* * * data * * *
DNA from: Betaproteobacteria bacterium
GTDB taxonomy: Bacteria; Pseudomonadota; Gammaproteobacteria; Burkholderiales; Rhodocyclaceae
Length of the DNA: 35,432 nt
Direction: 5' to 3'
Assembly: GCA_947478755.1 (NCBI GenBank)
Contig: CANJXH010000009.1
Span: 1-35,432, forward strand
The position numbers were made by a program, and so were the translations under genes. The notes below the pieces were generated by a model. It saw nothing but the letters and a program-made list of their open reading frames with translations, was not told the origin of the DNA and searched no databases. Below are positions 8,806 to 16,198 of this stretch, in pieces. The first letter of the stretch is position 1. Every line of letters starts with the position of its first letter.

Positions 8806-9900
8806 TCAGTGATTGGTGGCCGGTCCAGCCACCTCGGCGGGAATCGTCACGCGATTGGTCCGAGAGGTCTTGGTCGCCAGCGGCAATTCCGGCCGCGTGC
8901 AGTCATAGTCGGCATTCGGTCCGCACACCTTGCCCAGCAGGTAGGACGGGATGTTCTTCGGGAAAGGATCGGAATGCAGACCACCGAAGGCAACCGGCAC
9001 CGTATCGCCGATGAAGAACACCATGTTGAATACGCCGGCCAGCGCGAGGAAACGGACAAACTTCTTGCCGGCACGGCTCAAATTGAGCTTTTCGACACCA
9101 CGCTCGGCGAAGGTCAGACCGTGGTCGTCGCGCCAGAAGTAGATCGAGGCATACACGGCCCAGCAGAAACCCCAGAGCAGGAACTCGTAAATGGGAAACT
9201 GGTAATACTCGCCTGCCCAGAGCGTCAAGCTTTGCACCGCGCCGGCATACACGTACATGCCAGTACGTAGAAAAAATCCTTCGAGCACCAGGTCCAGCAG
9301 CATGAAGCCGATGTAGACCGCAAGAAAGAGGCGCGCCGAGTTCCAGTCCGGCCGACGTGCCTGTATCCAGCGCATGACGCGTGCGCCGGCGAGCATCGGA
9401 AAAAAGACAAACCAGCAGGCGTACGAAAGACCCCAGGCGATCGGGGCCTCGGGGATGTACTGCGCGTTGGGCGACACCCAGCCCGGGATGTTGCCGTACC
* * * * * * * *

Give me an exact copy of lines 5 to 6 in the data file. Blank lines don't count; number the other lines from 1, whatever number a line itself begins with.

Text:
Assembly: GCA_947478755.1 (NCBI GenBank)
Contig: CANJXH010000009.1